'Ravenous' Ending Explained: What's With the Chair Shrine in New Netflix Horror Movie?

Zombies stack household objects for mysterious reasons in the Netflix horror movie "Ravenous." Netflix

Ravenous, a horror movie released to Netflix on Friday, takes the zombie movie in some unexpected new directions, but it's the enigmatic ending that might have audiences most confused.

When Ravenous opens, the zombie outbreak is already old news. Our characters manage to survive in rural Quebec, eking out a subsistence lifestyle after losing their families and friends, many of whom they had no choice but to kill. But more zombies have begun appearing in the woods for reasons never quite explained. One survivor theorizes that the hordes have torn through the cities and returned to the countryside in search of human flesh. By the midpoint of Ravenous, our characters must flee their homes and routines to set off into the woods in search of a new refuge.

They encounter zombie behavior unlike anything in the postapocalyptic worlds of George Romero or The Walking Dead. While these zombies eat humans and spread the infection with their bites, there's more to their behavior than predatory hunger. Zombies set primitive traps, luring people into the woods and surrounding them. And, most bizarre of all, the zombies of Ravenous build massive towers of household objects in the middle of fields. It's almost like rudimentary religious behavior, with zombies standing around and worshipping at the makeshift shrines.

This leads to some of the most chilling imagery in Ravenous, particularly toward the movie's end, when our survivors encounter an immense shrine built of kitchen chairs, a tower that indicates the vast size of the horde inhabiting the area.

Spoiler Warning: As is probably obvious by now, we'll be discussing the ending. Watch first, read later.

After losing several characters, the fleeing survivors discover a well-fortified bunker near a quarry. It's been stripped of supplies, making it only a temporary reprieve. They stay the night but must set out again in the morning, and they quickly find themselves lost in the fog. Wandering out into a field, they hear the sound of a baby crying, only to find it's not a living human but a crying baby doll clutched in the hands of an undead woman who's crouched in front of the biggest shrine they've yet discovered: the soaring tower of chairs. It's here that they will make their last stand.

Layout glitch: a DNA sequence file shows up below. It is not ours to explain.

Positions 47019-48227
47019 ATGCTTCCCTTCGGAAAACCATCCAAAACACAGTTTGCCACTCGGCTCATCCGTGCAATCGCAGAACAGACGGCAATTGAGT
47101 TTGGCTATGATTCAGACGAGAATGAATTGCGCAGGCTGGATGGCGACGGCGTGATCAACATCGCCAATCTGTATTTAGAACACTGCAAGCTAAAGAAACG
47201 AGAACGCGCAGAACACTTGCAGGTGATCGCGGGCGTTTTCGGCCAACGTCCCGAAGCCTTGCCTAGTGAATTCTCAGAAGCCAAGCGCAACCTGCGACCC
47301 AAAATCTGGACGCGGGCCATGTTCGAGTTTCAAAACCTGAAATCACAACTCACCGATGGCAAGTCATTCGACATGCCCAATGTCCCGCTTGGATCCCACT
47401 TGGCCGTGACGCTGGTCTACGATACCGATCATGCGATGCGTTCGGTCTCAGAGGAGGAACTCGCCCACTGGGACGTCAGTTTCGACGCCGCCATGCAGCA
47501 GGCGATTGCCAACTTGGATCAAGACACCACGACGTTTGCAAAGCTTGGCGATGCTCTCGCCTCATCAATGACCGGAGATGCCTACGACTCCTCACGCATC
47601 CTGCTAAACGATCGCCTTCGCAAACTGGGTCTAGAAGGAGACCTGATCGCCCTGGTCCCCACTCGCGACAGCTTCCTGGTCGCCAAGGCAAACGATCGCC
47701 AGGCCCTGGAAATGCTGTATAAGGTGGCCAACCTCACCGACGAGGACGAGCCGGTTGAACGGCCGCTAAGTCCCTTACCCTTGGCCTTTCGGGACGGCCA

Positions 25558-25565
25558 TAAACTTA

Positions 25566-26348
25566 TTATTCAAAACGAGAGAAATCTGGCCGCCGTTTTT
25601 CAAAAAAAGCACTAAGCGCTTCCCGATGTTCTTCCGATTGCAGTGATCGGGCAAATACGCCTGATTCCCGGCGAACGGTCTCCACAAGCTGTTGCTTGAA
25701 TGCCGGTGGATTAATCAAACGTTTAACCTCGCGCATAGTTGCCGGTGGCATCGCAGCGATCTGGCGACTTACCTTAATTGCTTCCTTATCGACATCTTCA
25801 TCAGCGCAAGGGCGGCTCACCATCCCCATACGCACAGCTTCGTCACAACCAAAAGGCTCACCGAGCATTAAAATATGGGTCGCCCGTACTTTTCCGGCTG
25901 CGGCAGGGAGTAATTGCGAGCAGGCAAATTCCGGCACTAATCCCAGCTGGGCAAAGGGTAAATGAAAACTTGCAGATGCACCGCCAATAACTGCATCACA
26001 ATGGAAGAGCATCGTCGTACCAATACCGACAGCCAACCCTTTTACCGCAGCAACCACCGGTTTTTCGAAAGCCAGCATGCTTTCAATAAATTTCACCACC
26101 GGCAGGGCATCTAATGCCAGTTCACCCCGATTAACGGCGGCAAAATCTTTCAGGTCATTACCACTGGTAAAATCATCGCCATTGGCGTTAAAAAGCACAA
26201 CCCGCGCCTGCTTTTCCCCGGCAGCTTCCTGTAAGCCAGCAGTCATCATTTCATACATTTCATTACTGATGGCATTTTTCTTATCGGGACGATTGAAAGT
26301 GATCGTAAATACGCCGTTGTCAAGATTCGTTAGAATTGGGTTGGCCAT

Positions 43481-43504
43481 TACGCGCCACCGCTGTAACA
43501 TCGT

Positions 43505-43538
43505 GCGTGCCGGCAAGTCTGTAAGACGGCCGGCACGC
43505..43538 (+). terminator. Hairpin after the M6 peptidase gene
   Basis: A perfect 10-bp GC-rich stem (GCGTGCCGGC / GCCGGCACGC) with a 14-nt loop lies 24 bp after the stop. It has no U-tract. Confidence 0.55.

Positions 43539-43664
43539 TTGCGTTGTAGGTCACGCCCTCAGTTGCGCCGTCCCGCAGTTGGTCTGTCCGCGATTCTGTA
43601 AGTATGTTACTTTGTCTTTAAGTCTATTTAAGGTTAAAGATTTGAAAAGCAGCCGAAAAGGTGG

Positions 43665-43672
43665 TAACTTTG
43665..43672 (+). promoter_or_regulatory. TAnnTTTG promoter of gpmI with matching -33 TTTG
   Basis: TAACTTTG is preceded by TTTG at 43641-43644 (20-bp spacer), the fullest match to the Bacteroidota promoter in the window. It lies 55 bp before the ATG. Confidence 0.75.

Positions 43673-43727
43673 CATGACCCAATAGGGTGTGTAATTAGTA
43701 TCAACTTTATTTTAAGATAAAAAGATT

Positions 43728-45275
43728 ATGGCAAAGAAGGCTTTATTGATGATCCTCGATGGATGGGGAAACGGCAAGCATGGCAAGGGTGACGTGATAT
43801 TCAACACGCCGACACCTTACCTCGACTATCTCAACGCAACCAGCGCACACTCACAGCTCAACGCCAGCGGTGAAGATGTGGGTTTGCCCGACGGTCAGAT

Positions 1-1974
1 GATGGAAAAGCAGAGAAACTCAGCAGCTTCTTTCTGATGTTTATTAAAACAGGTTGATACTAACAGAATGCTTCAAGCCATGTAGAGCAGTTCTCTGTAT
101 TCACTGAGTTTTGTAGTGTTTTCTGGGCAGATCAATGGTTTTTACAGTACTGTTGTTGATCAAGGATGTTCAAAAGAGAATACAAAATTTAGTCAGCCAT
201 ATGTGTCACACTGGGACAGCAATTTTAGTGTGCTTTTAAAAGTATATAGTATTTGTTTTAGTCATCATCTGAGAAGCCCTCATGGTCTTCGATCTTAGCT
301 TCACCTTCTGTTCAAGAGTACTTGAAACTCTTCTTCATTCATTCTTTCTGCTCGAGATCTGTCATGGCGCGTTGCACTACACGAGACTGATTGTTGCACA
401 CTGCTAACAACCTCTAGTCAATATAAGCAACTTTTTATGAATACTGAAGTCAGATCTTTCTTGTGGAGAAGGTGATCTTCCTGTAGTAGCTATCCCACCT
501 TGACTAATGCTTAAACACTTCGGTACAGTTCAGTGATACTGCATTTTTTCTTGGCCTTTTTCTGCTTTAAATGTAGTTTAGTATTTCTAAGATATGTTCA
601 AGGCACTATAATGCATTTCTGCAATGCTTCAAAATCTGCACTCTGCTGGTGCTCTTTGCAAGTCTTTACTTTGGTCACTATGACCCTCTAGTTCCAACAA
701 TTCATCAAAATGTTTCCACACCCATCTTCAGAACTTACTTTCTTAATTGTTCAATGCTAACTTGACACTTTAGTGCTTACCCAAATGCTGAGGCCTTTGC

The fog lifts and they realize that just as at every other shrine, this one has a perimeter of silent worshippers—zombies standing in a huge circle around it. In an earlier encounter near a smaller pile of objects, they were able to blend in by staring and "worshipping" with the zombies, slinking away when the undead returned their attention to their strange shrine. But it doesn't work this time: The zombie with the baby doll shrieks, bringing the horde on to their location.

Therese (Marie-Ginette Guay), who had to kill her wife the previous day, refuses to run, instead allowing the zombies to swarm her. Celine (Brigitte Poupart) stands and fights, swinging her machete through the swarm until she too is brought down. Clear of the field, Bonin (Marc-Andre Grondin) guards their escape with a shotgun, while Tania (Monia Chokri) hides the little girl, Zoe (Charlotte St-Martine), back in a tunnel in the quarry. The zombies close in on Zoe, but right in time Tania leads them away, drawing the zombie's attention to the accordion she carries on her back. Zoe makes her way back to the bunker only to find it piled with dead zombies, defeated by Bonin during his retreat. Bonin is still alive, but the bite in his neck spells his doom. He shares a joke with Zoe and sends her out with the shotgun he had intended to use on himself.

Celine may be even more hardcore as a machete-toting zombie in "Ravenous." Netflix

Now there is only Zoe, who sets out on her own, discovering Tania's accordion along the way. She comes across a smaller shrine, this one of children's toys, but doesn't run into any more zombies. After her long day of walking, a racecar driver (seen at the very beginning of the movie) picks her up on a forlorn highway. Maybe together they'll have better luck than Bonin, Tania and the others lost along the way.

After the credits, Ravenous returns to the shrine of chairs. While Celine, Bonin and Tania managed to kill most of the zombie horde worshipping there, they are now zombie worshippers themselves.

While the ending of Ravenous is in some ways traditional—everyone dies—it can feel a little enigmatic, thanks to the aura of mystery built around zombie behavior.

In Romero's zombie movies, the flesh eaters retain some of their habits from life. In Dawn of the Dead, zombies gather at the mall, instinct returning them to the place where they socialized in life. In Land of the Dead, a zombie gas station attendant keeps at his post, meaninglessly squirting gas in imitation of how he'd once behaved. Ravenous takes a more mystical approach. Rather than imitating old habits, these zombies behave obsessively, carefully gathering mundane objects that no longer hold the same meaning for them. They fetishize and worship objects that had once been merely functional. The last image, of a parrot incongruously perched on the shrine of chairs, hints at the function of zombie behavior: Unable to act human, they instead imitate, to repetitive and grotesque ends.